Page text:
As a side note, yes, LLVM is not as mature as gcc yet - it only recently supported all of C++. But it was clear that something had to be done - if not a replacement for gcc, then a complete rewrite of gcc to make it light weight again.
As touched on by other comments, the entire point of gcc is that you can fall back on it when superior industry compilers do not support your platform.
At this point, the complexity of tailoring gcc to work on a new platform has passed the knee of the exponential curve. While gcc used to be the instant "go to" for all custom targets, it is now viewed as a last resort due to implementation issues.
The primary point of LLVM was to replace gcc with something far more accessible, and something which additional can help with live syntax analysis for code editors.
The fact that its already offering better performance is just icing on the cake.
GCC is an entire ecosystem: multiple language front ends (C/C++/ObjC/Ada/Go/Java/Fortran), and multiple back ends (code generators for pretty much every architecture there is, including microcontrollers such as MSP430). It has extensive low-level facilities such as the inline asm(), so it's the only compiler that can compile the Linux kernel. That alone makes it indispensable at present, although of course could be changed some time in the future.
LLVM is a more modern design, so it incorporates optimizations that are awkward to achieve in GCC, such as global address/code/data optimizations. GCC manages to slowly track them, though, and doesn't seem to lag behind LLVM or commercial compilers in a dramatic way---compilers are a mature technology so it'd be rather hard to come up with new developments that GCC could not deal with.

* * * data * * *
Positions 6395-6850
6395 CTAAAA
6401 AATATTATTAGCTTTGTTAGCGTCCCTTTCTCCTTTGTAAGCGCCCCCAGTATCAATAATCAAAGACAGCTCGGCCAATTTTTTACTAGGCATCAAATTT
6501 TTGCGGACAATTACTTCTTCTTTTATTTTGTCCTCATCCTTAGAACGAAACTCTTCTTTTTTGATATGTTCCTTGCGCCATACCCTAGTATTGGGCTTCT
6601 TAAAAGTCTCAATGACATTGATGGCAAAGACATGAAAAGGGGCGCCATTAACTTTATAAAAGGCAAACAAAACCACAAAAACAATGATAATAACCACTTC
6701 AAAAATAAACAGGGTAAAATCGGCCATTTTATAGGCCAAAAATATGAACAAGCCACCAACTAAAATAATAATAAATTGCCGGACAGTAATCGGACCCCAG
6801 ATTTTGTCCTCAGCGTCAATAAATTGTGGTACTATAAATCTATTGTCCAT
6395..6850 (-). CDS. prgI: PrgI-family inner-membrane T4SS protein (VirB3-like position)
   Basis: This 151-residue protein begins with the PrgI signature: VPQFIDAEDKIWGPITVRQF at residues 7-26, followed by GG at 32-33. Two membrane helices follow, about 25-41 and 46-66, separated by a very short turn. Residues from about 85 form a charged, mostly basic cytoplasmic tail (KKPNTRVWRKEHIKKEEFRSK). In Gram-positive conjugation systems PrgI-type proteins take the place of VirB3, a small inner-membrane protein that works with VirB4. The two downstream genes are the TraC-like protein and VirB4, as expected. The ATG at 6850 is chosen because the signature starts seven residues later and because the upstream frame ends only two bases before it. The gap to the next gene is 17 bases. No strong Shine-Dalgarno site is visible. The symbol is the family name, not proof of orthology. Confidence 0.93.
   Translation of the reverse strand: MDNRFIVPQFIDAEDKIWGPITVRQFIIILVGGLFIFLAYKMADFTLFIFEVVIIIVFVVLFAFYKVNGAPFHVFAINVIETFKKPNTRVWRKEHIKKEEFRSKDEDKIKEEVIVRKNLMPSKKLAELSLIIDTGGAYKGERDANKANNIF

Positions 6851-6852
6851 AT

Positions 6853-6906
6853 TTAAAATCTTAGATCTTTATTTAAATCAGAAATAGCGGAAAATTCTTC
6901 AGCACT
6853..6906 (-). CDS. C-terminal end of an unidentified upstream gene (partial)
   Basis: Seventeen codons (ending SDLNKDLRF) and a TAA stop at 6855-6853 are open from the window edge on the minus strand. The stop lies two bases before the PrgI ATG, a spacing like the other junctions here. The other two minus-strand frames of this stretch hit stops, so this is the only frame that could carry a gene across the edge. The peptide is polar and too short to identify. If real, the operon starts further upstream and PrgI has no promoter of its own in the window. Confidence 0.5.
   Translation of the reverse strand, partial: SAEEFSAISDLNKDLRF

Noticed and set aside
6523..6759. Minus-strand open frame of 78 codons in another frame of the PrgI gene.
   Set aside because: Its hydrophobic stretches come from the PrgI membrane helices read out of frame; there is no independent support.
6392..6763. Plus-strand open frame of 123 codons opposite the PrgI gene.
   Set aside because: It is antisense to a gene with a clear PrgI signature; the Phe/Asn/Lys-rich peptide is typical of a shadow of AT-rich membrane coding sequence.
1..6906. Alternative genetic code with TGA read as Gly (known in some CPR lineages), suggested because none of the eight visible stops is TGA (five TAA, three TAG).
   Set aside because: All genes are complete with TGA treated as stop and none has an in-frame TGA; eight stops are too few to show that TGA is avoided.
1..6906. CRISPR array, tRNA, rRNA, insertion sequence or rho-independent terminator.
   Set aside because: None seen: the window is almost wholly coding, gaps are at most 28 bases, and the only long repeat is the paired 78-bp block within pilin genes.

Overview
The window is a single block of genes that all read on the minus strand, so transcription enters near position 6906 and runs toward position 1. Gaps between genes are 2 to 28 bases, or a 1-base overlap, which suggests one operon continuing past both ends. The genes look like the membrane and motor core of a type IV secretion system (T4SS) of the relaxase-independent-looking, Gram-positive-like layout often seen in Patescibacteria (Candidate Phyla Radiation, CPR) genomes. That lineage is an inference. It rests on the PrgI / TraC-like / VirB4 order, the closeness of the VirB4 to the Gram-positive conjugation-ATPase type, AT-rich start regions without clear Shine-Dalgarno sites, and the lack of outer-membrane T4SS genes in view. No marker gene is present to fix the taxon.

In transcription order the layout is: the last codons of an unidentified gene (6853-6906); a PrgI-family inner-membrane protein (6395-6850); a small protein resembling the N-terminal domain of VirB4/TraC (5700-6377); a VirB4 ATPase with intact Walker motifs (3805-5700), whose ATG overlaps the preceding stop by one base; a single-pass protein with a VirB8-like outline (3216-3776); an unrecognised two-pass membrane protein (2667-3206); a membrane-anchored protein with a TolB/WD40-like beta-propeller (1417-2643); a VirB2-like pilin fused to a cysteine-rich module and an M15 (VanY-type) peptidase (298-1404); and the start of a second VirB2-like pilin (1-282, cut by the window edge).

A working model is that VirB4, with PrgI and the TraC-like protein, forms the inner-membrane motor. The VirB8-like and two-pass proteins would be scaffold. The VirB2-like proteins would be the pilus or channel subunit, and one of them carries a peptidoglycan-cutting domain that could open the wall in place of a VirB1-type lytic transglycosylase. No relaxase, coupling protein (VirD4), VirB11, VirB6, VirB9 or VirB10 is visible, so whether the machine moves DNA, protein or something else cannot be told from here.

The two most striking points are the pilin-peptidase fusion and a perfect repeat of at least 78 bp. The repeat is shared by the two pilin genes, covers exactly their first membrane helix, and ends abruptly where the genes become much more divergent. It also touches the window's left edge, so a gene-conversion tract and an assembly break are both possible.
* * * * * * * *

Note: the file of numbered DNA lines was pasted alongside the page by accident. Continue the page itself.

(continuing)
I'm with DMcCunney on this one.
Beyond the licensing issue, the other big difference is that the code base is much smaller and newer. GCC with its 5MLOC can take years to learn. There are probably only 20-50 true experts worldwide, while LLVM can be picked up by any good compiler engineer in months.
At present LLVM is dominated by two targets (ARM and Intel). Other target architectures are in varying stages of maturity. Whether LLVM will remain as accessible, when, like GCC, it has 40 diverse targets to support is an interesting question.
Compilers come, and compilers go. As a company we happily support both LLVM and GCC, and wish them both well.
Ultimately the permissive BSD licensing may be LLVM's downfall. The GPL is demanding, but it does force the community to act together. When everyone is entitled to keep their improvements to themselves, it is hard to stop a project fragmenting into a collection of incompatible silos.
Being "viral" is not always a bad thing, it is interesting how the GPL can lead to software with a long, useful lifetime.
The original developers retain the rights to redistribute the original software, but the software which has been licensed to the market is guaranteed not to disappear like proprietary software has a habit of doing. What is more, the software is guaranteed to get updated or fixed for porting to new platforms.